Welcome Joanna! Let’s start with you telling readers a bit about THE LOST MELODY.
The Lost Melody is about a concert pianist who sees the entire world in terms of music. She sees the people around her, the good and bad circumstances of her life, even the atmosphere of a place, as a song with all its unique traits. She enters Hurstwell Pauper Lunatic Asylum as an aid to find a mysterious ward she never knew about—and who the asylum claims was never a patient there. Because her father has paid for this woman’s keep for many years, and because Vivienne herself recognizes the woman’s portrait, she cannot keep from searching out the truth. She’s seen this woman and heard the haunting lost melody she plays on the piano, yet no one seems to know her or what became of her. She discovers more than she ever imagined she would, pairing her skill in music with a place deeply in need of healing, and we get to see through Vivienne what impact music has on people’s minds and bodies—and what impact light has in darkness.
What inspired the story of a woman searching for a mysteriously missing patient?
I had a dream once—that’s how so many story ideas start—that I woke up in some prison cell for speaking out about God. It was terrifying and emboldening, and I felt I had a mission, even within these odd circumstances. In the morning, I wrote out the details of what I’d experienced, then I started asking “what if?” I made it a story idea, and thought about why someone might find themselves trapped in an asylum. I tossed out the overdone ideas and thought of more. What put her there? What happens next? Then what? And since this came from a dream, I thought it would be a fun twist to have the mysterious character the heroine searches for be from a dream too. A pianist who played a distinctive song in the middle of the night, and only the heroine heard it. I had no idea where I was going with the idea, but it was an interesting place to start!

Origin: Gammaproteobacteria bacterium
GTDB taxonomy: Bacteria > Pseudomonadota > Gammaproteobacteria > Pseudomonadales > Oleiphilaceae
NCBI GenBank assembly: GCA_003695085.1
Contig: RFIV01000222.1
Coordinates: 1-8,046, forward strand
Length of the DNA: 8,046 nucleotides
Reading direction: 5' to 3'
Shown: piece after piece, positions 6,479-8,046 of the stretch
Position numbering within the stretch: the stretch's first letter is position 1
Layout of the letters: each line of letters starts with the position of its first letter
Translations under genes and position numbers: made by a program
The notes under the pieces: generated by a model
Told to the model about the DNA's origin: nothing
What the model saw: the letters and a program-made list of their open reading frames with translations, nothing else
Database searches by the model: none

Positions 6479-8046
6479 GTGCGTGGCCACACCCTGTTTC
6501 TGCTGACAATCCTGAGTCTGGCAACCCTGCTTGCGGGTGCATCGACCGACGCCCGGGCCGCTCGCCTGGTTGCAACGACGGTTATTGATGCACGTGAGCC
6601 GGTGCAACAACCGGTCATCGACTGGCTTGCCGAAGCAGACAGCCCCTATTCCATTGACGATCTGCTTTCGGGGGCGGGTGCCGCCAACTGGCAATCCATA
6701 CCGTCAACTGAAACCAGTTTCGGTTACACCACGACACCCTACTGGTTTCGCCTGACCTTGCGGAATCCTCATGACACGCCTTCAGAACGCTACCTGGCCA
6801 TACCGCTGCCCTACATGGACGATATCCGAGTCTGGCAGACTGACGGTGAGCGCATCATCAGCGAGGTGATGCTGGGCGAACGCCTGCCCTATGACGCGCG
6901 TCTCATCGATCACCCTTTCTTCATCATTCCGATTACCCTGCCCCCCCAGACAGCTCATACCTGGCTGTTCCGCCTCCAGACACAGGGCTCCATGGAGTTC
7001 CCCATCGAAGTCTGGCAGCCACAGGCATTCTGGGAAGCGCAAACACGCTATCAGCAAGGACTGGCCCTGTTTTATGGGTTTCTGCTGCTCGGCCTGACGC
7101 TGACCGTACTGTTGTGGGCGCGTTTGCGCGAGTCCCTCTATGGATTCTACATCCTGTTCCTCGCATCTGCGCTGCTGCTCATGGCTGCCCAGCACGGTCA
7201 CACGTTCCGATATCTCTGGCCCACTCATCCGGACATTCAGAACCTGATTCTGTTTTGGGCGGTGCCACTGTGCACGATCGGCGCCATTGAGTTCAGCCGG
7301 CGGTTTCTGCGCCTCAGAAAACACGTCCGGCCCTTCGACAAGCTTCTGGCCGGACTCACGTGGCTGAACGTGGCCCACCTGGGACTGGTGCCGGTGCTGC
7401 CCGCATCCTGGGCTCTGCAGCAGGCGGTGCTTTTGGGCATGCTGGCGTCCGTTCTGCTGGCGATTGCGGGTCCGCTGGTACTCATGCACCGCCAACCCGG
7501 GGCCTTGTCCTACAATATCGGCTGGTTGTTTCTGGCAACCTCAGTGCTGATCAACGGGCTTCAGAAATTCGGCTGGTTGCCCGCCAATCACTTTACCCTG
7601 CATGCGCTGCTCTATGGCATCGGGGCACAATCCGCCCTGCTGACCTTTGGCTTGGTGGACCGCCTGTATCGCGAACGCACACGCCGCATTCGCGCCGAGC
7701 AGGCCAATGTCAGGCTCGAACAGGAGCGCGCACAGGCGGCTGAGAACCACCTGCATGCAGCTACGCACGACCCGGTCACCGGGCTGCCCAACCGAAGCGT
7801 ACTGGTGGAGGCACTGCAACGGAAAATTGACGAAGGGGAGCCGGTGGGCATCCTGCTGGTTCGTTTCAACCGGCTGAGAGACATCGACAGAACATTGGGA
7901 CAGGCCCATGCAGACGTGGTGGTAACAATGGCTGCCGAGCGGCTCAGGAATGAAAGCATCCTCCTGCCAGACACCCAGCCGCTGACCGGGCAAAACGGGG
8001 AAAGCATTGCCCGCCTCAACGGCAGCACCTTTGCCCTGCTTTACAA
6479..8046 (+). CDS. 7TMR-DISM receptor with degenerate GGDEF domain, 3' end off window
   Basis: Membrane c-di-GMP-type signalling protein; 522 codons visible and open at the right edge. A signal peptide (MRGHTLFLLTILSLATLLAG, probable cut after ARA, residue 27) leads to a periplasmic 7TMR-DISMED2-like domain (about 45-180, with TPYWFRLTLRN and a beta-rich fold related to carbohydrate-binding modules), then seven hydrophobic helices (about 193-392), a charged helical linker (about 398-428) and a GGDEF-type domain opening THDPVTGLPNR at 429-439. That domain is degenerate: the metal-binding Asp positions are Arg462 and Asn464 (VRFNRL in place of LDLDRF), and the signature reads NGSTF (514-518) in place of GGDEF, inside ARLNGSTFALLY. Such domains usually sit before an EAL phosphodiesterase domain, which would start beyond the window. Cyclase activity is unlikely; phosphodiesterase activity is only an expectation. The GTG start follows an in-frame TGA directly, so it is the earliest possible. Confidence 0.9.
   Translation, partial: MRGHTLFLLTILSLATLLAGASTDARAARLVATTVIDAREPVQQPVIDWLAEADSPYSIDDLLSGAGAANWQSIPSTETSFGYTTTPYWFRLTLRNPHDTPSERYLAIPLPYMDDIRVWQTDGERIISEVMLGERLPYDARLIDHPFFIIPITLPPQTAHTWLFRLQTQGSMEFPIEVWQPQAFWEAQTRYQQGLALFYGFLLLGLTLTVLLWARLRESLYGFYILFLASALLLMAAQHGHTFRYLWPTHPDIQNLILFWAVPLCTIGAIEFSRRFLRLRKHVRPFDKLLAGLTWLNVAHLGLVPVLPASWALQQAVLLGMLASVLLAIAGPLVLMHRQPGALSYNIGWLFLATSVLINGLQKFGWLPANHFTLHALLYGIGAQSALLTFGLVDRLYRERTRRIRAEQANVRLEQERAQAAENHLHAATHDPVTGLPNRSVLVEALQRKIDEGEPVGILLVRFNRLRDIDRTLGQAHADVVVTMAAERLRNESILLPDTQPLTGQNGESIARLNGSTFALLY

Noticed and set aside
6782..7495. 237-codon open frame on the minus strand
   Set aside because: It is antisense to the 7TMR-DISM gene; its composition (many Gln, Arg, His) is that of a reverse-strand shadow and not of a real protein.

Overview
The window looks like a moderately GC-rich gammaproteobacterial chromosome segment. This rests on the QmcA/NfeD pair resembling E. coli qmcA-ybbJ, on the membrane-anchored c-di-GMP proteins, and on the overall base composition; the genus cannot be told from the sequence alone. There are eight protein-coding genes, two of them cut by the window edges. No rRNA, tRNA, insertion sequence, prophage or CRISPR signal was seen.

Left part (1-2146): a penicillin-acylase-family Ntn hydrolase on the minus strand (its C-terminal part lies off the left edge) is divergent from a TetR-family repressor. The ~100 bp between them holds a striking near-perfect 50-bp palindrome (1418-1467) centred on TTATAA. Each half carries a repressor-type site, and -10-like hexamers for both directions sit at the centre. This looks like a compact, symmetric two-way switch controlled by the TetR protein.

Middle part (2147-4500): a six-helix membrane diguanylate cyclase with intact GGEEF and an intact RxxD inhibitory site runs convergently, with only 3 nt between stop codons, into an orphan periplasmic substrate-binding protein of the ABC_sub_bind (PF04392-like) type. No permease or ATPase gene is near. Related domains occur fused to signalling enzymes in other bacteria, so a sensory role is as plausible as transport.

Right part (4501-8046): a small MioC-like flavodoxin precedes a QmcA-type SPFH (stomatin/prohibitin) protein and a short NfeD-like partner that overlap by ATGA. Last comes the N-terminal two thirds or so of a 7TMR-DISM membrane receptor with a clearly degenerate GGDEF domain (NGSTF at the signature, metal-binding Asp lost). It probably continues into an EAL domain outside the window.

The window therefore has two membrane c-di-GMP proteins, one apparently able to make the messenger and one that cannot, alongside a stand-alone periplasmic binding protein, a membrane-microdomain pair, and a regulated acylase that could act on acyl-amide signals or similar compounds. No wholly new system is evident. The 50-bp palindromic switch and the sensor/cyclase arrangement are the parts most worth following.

The Lost Melody is set in the Victorian era. What drew you to this time period?
Of all the books I’ve read, some of my favorites were written during the Victorian era. I feel at home in that slice of history, and I just love the nuances and climate of the time. Things were vastly different then, especially for the poor and for women, but humanity remains the same. There are so many insights into our life here and now through the lens of Victorian England.
Your character spends a great deal of time at an asylum. What type of research was required to accurately portray this time period and the location?
I read a lot of nonfiction material concerning asylums, including myth-busting statistics and evidence. I also read journalist Nelly Bly’s account of her time in a “mad house,” as she called it, and everything she experienced. Her story took place in New York, so I mostly used her impressions and thoughts rather than the historical details that wouldn’t have necessarily matched British asylums, but it was incredibly helpful in setting the tone in my head.